Parting thot: "People change what they do less because they are given analysis that shifts their thinking than because they are shown a truth that influences their feelings." - John Kotter

Mrs 2CV67 is Scottish

Mrs 2CV67 is Scottish.

Everything else is incidental.

This is her in the '50s in Milngavie (pronounce mill-guy), Greater Glasgow, East Dunbartonshire, Scotland, GB, UK, Europe – but NOT ENGLAND!
She is second from the left.

Keen observers will note she is one of 4 sisters standing on a bench.
Subsequent observers have noted that whenever the 4 sisters meet (rarely as they are now scattered over the globe) then they frantically search for the nearest bench & leap onto it.
We have never discovered the roots of this obviously Pavlovian response & can only imagine the dour bushy-'browed forebear, cracking his sporran & glowering until they leapt up in chronological order & perfect spacing, when they might get a spoonful of salty porridge if they got it right (or 2 spoonfuls if they got it wro

"Mrs 2CV67" being something of a mouthfull, I am going to call her DS in future.
This is a do
uble "clin d'oeil" (nod & wink) at Citroen, who simultaneously produced the agricultural 2CV and the ethereal, beautiful, way-ahead-of-its-time DS.

The na
me DS was a pun itself of course, as in French the 2 letters DS are pronounced day-ess which sounds just like déesse = goddess.
So I hope I don't get too many complaints about that from the kitchen sink.

After Milngavie, DS studied at St Andrews, then worked at Canvas Holidays in Welwyn Garden City, met me, emigrated to Strasbourg, worked for Adidas in Landersheim, had lots of children & lived happily ever after!

No doubt she will appear frequently in these musings, though she does not enthuse much about cars, flying, PCs, Ubuntu or other important stuff.

Parting thot: "Lord, give me the courage to change the things which can & should be changed, the serenity to accept the things which cannot be changed, ....and the wisdom to tell the difference." – St Francis of Assisi

Magnetic Soap Holder

30 years ago, we found a magnetic soap-holder (not a magnetic-soap holder) over what was then the border in Germany (it was an adventure then, with Dmarks, customs posts etc) & have never regretted it.
In fact, I just counted, we now have 7 and I still have not put up the one for the bidet.
They don't breed, you need to buy (or make) them & that has been a problem when they seemed to be unavailable for several years, but now they are back in fashion, or at least in shops, so make the most of it!

Like any common soap dish, they can be stuck on walls or tiles or mirrors using screws or glue or little sticky pads but the advantages are:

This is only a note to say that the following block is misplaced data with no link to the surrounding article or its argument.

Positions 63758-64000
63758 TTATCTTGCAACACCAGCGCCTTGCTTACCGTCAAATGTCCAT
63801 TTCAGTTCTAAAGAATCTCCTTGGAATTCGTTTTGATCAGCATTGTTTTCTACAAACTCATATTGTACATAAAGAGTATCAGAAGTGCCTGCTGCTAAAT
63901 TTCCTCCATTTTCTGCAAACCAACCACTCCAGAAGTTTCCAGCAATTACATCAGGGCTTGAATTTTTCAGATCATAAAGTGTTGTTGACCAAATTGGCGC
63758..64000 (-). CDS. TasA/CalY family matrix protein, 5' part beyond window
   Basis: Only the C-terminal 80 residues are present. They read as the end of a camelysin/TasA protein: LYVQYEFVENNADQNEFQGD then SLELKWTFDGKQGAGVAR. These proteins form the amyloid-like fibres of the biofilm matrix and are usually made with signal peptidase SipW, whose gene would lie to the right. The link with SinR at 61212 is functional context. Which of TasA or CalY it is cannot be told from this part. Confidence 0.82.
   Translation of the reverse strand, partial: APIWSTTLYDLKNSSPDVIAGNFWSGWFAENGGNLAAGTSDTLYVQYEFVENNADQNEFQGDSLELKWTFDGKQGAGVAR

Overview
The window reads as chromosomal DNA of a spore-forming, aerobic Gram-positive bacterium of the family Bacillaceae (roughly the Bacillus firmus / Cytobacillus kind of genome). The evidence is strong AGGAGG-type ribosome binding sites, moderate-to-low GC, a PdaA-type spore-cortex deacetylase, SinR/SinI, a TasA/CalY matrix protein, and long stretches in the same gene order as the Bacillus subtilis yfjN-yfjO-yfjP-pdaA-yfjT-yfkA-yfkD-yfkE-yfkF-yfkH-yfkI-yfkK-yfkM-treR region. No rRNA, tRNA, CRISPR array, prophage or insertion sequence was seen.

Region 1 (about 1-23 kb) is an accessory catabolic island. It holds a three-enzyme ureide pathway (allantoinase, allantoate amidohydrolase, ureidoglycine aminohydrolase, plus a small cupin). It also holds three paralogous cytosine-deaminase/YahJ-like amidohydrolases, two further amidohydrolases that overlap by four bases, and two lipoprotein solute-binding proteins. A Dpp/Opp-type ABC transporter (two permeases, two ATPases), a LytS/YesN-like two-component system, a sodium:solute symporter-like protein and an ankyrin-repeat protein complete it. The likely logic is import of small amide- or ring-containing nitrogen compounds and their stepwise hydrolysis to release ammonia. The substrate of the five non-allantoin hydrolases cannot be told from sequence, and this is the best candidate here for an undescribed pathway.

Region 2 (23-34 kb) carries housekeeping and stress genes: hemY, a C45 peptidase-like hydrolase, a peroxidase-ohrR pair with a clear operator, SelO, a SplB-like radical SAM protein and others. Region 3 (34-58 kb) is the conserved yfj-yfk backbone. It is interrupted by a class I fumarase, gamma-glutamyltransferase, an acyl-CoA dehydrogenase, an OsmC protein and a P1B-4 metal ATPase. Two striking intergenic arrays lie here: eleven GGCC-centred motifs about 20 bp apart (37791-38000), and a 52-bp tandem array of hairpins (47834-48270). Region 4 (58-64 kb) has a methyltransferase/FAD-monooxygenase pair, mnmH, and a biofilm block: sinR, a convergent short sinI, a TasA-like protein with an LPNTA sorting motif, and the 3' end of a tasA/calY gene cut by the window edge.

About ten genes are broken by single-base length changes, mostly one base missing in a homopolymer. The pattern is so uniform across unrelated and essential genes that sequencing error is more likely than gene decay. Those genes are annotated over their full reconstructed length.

• The soap does not go all gungey but stays dry(ish) & nice to touch.
  • You don't have to look at or clean a messy soap dish.
  • You can keep using the soap down to the last threepenny-bit-sized sliver (memo: future post on threepenny bit).
  • Even without that, the soap lasts longer because it does not dissolve in its own juices.
  • Visitors are surprised & delighted and you have something to talk about at breakfast (if you like talking over breakfast…).
The disadvantages are:
  • None.

If you lose the special high-tech stainless-steel insert for pushing into the soap, you can do just as well, or better, with any crown cap off any beer bottle.
The coincidence is impossible & the original magnetic soap-holder obviously must have used a beer cap.

I saw somewhere that we have to thank the Red Army for the invention, but I can't image how or why.
They probably had beer caps & maybe magnets, but soap?

If that's the only benefit the Red Army has left to posterity, then the investment is going to take a long time to pay back…

Parting thot: "Discovery consists of looking at the same thing as everyone else and thinking something different." - Albert Szent-Gyorgyi.

Wednesday, February 18, 2009


This is me in 1946 in Dudley, Black Country, Worcestershire, West Midlands, GB, UK, Europe, planet Earth.
I have changed a bit since then, but have the same colour
hair again, the same refined good taste in clothes, the same impertinence & a similar hammer.
The barrel & the horse got lost somewhere along the way.

Soon afterwards, I studied Mechanical Engineering at Leeds University in Yorkshire & applied it at Ford Motor Co in Essex, BorgWarner in Hertfordshire and General Motors in Strasbourg France.

Thanks to, or in spite of, my talent & training, all the above have since closed down, shrivelled up or been sold to the Chinese…

I was passionately interested in cars from birth until 30-something, but have grown up since.

My interest these days is in road safety & in the 'practicality' side of cars.

I love flying but it is limited now to occasional paragliding in the nearby Vosges Mountains (hills really, but Mountains sounds better).

The pseudo "2CV67" is inspired by the famously idiosyncratic Citroen 2CV car, of which I am currently on my 2nd (or 3rd if you count a Dyane).

The "67" is the Departement number for Bas-Rhin in Alsace, where we have enjoyed living since 1977.
As you might not guess from the name, Bas-Rhin is the upper bit of Alsace (round Strasbourg) & Haut-Rhin is the lower bit (round Colmar). This is because the Rhine manages to flow upwards on most maps, so Bas-Rhin is further down the river but further up the map.

Born British & naturalised French, I consider myself European first, French second, British third & English fourth.

The family includes Mrs 2CV67 & 4 no-longer-kids.

I intend to expand on all that, in a random sort of way, in future posts.
Hope to see you again!

Parting thot: "Whether you think you can or you can't – you're right…" – Henry Ford.